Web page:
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Health Care Is (Finally) Going to Pot—with Medical Marijuana

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Almost every consumer of health services today has heard that medical marijuana is in clinical use. Indeed, 28 states and The District of Columbia now have laws on the books that allow for the use of marijuana for medicinal purposes. Incredibly, these states are still in violation of federal law but, for now, the United States government has decided to look away. The federal government’s policy of not prosecuting states that allow for medical marijuana might cause one to think that there must be some benefit in the use of this controversial agent. But first, some history.

Marijuana, or cannabis (as it is commonly called), has been used as a medicine for a variety of purposes for thousands of years. Ancient cultures in China, Egypt, Greece and certain Arab populations used cannabis for everything from wound healing to hemorrhoids to insomnia and anxiety. It is actually one of the 50 essential plants used in traditional Chinese medicine. Until the advent of aspirin and the wider use of both naturally occurring and synthetically made narcotics (opiates and opioids), marijuana enjoyed some degree of notoriety in the medical community. It wasn’t until its criminalization in the U.S. in the 20th century that marijuana use for medical and recreational purposes went underground. However, with increasing opiate addiction and a growing populace of older and sicker people, scientists have turned in recent decades to the potential benefits of this most interesting of plants.

The science of marijuana as medicine can be plainly put. Our bodies contain billions of natural receptors that are stimulated by the many chemicals in marijuana that cause various beneficial and not-so-beneficial effects. Two of these chemicals, tetrahydrocannabinol (THC, the mind-altering component) and cannabinol (CBD, the major therapeutic part) are what we are concerned with most in discussing pot as medicine. Scientists have been able to alter the ratio of these chemicals in medical marijuana, whether in pill, vapor, tincture, edible or dermal patch formulations, to best affect a number of medical conditions. So far, medical marijuana shows promise in:

  • Reducing eye pressure from glaucoma.
  • Improving appetite in cancer patients and patients with AIDS.
  • Relieving chronic pain from a variety of causes, such as from arthritis (both osteo and rheumatoid) and neuropathy.
  • Limb spasticity in patients with multiple sclerosis, Parkinson’s disease and other neurologic diseases.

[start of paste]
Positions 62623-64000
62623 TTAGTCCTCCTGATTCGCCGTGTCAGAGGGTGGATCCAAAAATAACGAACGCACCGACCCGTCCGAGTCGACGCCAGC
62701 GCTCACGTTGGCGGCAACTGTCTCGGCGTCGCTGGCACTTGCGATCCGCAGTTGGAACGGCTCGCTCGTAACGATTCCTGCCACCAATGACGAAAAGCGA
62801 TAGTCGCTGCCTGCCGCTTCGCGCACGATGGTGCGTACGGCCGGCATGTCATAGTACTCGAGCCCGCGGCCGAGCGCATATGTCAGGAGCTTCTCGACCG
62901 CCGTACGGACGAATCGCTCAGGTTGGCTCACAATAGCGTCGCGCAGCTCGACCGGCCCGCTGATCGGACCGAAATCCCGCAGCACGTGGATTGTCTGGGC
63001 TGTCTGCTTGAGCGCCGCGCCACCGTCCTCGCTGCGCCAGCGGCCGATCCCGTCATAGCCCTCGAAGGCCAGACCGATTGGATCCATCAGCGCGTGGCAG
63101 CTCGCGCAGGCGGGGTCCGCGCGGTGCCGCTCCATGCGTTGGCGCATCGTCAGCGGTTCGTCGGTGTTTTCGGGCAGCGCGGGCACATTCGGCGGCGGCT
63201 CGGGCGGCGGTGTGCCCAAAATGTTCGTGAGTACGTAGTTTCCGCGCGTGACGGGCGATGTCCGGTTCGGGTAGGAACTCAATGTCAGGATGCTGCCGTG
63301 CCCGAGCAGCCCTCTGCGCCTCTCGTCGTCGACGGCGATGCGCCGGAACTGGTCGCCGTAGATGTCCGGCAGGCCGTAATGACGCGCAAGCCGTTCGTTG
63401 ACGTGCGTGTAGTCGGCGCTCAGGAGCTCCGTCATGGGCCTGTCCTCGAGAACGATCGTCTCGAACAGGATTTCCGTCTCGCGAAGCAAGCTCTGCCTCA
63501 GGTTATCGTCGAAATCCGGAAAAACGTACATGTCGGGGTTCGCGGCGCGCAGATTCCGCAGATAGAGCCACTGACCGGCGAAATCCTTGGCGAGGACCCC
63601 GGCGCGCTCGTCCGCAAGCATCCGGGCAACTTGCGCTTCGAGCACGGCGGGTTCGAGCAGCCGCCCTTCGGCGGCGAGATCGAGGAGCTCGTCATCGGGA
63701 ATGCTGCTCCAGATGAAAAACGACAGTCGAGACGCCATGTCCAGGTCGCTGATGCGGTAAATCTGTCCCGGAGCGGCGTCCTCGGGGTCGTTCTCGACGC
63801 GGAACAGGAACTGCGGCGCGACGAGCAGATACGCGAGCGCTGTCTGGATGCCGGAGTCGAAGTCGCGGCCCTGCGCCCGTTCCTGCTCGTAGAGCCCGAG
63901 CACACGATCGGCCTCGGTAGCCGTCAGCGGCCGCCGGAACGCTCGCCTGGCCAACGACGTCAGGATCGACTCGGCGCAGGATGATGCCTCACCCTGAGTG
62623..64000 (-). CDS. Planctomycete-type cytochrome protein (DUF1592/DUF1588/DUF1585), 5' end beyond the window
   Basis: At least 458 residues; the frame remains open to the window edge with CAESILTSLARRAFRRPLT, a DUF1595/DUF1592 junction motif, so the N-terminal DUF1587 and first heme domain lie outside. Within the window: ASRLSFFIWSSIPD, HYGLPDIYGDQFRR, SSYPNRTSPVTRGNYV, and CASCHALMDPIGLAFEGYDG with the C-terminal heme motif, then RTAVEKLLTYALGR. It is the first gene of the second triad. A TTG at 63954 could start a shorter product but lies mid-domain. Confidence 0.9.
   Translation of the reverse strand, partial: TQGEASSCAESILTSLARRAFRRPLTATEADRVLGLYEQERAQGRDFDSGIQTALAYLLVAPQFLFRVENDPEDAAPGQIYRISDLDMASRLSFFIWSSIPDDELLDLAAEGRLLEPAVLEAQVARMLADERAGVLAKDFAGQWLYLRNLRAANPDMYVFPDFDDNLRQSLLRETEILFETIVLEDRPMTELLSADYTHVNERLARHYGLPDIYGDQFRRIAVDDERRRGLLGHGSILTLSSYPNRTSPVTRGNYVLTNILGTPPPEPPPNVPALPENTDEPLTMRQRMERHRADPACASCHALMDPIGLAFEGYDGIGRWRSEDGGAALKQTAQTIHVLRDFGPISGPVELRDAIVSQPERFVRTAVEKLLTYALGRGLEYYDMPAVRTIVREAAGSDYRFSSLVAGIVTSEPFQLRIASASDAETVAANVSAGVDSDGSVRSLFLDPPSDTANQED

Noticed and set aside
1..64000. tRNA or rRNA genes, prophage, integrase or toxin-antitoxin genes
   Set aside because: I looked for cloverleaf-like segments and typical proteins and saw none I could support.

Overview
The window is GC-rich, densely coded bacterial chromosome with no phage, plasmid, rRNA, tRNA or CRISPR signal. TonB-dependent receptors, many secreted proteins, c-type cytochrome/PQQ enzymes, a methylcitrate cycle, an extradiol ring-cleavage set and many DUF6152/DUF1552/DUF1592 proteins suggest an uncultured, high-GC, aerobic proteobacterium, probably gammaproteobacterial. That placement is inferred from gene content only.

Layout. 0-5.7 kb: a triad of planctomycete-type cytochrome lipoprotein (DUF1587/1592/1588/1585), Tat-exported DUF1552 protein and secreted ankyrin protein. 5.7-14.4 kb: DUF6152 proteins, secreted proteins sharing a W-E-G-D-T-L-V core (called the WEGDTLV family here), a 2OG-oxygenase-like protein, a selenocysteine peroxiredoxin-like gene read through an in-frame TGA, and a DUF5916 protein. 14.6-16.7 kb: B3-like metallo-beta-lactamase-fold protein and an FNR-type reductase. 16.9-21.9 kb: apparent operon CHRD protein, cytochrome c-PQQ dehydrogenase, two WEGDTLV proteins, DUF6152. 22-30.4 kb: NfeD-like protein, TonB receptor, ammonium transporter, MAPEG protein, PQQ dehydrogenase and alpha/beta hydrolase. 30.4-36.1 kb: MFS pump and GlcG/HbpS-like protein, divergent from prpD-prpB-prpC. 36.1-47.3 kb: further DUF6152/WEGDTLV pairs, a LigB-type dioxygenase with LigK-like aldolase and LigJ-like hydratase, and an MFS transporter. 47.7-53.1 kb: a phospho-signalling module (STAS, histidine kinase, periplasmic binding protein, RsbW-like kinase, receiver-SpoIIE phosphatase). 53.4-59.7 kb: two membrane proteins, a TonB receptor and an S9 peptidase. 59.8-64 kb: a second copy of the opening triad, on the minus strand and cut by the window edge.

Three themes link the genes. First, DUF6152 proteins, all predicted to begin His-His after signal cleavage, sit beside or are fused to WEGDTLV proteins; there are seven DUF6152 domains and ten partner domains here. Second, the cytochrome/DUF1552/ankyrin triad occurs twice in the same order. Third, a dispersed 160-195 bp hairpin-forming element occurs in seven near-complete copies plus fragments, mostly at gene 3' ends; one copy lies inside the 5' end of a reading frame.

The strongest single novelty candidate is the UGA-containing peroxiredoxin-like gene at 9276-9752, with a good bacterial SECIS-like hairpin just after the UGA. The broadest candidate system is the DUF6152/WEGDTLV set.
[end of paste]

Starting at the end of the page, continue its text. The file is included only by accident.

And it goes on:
• Children with uncontrolled seizures.
  • Reducing nausea and vomiting in patients receiving chemotherapy.
  • Helping people with insomnia to sleep better.

There are other applications that are actively being studied. They include using marijuana in the treatment for cancer, diabetes, asthma, fibromyalgia, chronic fatigue, depression, post-traumatic stress disorder (PTSD), Tourette’s syndrome, Crohn’s disease and many other illnesses. This truly is an exciting time in medical marijuana research. Bear in mind there are some side effects from the use of medical marijuana, but they are usually mild. Most often they are:

  • dizziness
  • feeling tired
  • hallucinations
  • drowsiness
  • vomiting

If you live in a state that has a medical marijuana program, I have the following suggestions:

  1. Do research on the web about your state’s medical marijuana program, or simply call your state’s Board of Health or Medicine.
  2. Always deal with a reputable and licensed physician and dispensary. Do research on the web or ask to see licenses or certificates from the state to verify compliance.
  3. Ask friends and relatives if they have experience with a certain provider of medical marijuana services.
  4. Ask your personal physician if he/she knows of a licensed marijuana practitioner. Ask if other patients have benefitted from such a regimen.
  5. Contact your local university medical center (if there is one in your community) to see if they have a medical marijuana program or do cannabis research.
  6. Always remember that you should not carry marijuana across state lines—even if for medicinal purposes and even if it is legal in both states. (This is because marijuana is still illegal at the federal level.) 

Medical marijuana may not be for everyone. It is not a cure all. Nor is it, I feel, snake oil. It still, unfortunately, carries the stigma that “pot” has had for decades, even centuries. However, if you have tried other therapies for your medical issue and they have failed or you can’t tolerate the side effects, strongly consider trying this most fascinating and potentially beneficial of plants. You might be pleasantly surprised.

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